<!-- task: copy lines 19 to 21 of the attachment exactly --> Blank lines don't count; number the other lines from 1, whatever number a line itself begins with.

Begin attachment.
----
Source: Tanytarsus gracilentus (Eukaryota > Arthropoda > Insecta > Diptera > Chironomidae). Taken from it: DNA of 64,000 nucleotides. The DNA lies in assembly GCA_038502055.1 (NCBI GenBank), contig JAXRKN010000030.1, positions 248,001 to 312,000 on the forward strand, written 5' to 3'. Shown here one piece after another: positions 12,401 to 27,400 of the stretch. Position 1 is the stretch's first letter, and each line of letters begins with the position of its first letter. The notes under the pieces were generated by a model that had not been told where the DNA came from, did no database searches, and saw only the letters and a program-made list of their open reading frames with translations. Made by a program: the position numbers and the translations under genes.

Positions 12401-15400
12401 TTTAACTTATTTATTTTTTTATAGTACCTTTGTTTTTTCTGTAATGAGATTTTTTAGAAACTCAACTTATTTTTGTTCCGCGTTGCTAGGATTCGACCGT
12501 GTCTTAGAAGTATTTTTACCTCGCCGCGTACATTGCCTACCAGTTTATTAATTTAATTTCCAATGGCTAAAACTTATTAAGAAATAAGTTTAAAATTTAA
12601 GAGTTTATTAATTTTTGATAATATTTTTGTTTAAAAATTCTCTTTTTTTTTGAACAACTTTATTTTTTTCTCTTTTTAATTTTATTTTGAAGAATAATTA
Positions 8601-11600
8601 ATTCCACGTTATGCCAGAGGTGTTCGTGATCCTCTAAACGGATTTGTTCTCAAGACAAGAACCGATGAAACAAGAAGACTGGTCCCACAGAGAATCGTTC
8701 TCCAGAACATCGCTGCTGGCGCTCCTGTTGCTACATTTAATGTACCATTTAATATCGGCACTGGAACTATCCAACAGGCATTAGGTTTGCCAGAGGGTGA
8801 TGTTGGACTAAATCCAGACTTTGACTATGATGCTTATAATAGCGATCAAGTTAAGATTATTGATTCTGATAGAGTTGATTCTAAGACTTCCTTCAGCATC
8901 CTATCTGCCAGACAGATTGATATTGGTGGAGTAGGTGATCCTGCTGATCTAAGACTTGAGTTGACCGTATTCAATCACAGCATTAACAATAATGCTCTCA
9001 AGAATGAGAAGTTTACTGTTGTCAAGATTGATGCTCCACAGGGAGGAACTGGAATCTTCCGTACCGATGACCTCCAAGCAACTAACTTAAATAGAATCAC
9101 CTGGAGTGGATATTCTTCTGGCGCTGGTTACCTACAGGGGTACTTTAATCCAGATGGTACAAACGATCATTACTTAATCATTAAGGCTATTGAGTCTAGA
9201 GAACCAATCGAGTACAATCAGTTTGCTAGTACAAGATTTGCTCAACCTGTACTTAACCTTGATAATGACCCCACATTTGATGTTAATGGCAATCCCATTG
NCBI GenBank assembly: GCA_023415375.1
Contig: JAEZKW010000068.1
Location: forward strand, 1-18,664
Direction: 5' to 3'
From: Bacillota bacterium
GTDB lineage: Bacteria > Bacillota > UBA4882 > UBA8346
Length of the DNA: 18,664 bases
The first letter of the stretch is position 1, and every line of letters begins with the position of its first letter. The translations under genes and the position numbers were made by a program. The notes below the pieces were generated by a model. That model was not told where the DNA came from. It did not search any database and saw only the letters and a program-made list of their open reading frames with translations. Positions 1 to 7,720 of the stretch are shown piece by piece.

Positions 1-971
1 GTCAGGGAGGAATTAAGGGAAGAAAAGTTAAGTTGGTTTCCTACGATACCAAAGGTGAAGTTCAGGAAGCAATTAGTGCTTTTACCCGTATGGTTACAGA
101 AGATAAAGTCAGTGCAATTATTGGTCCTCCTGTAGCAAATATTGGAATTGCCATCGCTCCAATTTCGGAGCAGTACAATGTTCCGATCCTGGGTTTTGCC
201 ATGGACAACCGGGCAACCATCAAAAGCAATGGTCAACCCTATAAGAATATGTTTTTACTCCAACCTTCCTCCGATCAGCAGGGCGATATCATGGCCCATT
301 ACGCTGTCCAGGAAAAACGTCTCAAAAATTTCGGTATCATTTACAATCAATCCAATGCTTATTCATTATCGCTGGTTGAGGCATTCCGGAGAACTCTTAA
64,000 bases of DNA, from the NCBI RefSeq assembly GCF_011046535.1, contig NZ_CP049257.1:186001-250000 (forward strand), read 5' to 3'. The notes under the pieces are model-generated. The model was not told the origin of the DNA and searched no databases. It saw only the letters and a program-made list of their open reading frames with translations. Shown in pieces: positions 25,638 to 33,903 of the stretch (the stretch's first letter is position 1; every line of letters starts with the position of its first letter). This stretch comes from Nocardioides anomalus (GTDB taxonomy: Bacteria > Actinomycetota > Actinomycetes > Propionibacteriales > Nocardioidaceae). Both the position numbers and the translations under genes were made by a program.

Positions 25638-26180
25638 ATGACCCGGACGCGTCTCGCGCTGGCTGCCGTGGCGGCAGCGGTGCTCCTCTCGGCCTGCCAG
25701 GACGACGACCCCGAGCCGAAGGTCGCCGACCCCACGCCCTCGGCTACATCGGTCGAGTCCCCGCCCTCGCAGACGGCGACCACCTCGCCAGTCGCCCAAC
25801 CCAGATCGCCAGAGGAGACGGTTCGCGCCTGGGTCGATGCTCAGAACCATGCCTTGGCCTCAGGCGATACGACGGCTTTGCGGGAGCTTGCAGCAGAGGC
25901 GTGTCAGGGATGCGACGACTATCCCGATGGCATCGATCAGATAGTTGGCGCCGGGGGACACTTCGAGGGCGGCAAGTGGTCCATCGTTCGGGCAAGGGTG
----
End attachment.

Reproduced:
GTDB lineage: Bacteria > Bacillota > UBA4882 > UBA8346
Length of the DNA: 18,664 bases
The first letter of the stretch is position 1, and every line of letters begins with the position of its first letter. The translations under genes and the position numbers were made by a program. The notes below the pieces were generated by a model. That model was not told where the DNA came from. It did not search any database and saw only the letters and a program-made list of their open reading frames with translations. Positions 1 to 7,720 of the stretch are shown piece by piece.